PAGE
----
Paying Patent Maintenance Fees
Every utility patent owner must pay maintenance fees to the USPTO to maintain his granted patent. Some people often refer to maintenance fees as renewal fees, but in the legal world, they’re more properly know as maintenance fees. If an owner of a utility patent does not pay the required maintenance fees, his patent will expire for non-payment.
Patent owners have to pay maintenance fees at 3.5 years, 7.5 years, and 11.5 years. If the patent owner fails to pay the fees, the patent expires. However, the patent office does give inventors a 6-month grace period to pay the maintenance fees.
However, if you choose to pay the fees after being late, the patent office will charge you a late fee. In the event that you do not pay the maintenance fees after the expiration of the patent for 6 months, the patent will expire.
That said, utility patents are the only type of patent that requires the payment of maintenance fees. Holders of design patents and plant patents are not required to pay maintenance fees to keep the status of their patent as granted (active).
If Your Patent Expires, Can You Reinstate It?
The answer depends on why your patent expired. If your patent expired because the patent term ended, you cannot renew your patent. However, if your patent expired for non-payment, you might be able to renew it. As we mentioned in the paragraph above, if you have a patent that expired for nonpayment, you can pay the fees and the expired patent will return to a granted state, allowing you to continue to stop others from making and selling your invention.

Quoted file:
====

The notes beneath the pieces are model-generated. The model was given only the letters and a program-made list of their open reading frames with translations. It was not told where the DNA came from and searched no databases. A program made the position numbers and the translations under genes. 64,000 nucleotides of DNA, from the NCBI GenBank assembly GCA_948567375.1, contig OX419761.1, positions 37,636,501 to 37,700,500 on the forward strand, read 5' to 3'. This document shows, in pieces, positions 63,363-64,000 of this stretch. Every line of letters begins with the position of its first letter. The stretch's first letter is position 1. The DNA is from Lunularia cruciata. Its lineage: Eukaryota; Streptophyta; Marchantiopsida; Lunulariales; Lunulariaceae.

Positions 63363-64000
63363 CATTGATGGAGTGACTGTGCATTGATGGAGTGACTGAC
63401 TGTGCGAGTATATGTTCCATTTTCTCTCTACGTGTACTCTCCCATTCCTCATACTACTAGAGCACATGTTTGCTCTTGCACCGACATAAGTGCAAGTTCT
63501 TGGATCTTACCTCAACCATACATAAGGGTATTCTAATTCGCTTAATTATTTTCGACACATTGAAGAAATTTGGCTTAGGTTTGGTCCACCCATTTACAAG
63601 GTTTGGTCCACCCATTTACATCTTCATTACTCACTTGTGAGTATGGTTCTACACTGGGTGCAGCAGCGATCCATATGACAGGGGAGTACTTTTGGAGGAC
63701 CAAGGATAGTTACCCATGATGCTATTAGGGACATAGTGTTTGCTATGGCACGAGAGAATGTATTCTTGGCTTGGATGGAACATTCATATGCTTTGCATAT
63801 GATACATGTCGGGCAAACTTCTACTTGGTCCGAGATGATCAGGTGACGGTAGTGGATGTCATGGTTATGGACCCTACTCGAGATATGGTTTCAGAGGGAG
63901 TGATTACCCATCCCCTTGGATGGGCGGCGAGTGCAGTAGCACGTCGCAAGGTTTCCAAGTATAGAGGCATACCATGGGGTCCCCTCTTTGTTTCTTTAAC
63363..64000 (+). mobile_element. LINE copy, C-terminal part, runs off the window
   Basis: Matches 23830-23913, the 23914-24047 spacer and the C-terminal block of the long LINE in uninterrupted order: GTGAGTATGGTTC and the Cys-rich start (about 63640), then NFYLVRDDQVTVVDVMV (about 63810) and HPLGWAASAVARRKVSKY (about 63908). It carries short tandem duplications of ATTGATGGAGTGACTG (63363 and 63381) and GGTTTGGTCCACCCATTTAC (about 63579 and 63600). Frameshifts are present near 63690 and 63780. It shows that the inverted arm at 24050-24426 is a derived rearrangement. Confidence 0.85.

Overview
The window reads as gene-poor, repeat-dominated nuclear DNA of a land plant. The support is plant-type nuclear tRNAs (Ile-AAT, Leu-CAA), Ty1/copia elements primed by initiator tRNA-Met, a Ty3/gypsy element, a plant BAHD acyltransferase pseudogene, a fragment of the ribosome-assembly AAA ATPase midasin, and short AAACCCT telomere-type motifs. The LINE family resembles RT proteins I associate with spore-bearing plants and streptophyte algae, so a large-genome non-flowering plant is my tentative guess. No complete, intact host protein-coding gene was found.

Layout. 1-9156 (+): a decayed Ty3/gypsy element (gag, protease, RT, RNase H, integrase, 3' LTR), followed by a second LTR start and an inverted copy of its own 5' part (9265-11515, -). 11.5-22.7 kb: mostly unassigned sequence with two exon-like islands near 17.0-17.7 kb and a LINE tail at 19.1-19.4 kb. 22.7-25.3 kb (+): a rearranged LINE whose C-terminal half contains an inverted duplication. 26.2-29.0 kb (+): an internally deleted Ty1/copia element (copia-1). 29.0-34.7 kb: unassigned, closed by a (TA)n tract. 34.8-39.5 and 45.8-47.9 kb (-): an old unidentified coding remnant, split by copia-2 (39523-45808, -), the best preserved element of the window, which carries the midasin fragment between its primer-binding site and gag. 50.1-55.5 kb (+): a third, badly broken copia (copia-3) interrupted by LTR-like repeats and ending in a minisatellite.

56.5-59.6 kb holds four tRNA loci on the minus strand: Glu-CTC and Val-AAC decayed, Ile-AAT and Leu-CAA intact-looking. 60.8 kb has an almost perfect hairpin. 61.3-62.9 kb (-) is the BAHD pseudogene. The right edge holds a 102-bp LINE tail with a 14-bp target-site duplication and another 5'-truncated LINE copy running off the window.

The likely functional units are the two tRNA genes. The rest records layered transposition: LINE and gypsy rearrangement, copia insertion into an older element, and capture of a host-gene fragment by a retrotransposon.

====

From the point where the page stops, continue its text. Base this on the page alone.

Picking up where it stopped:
Do Utility Patents Expire?
By now, you’re probably aware that utility patents expire for two main reasons. The first reason they expire is that the patent term ends or 20 years have passed since the inventor filed his nonprovisional patent application.
The second main reason why patents expire is for the non-payment of utility patent maintenance fees, which are required to keep the patent in a granted state. If the patent expires because the patent term has ended, you can’t do anything to renew it. It becomes part of the public domain and people will be allowed to use, make, and sell the once patented invention without obtaining the express consent of the inventor.
If however, the patent expires due to nonpayment of maintenance fees, the inventor has a 6-month window to pay the fees and late fees to reinstate the patent. That said, if you have any general questions or comments, please feel free to leave them in the comments section below.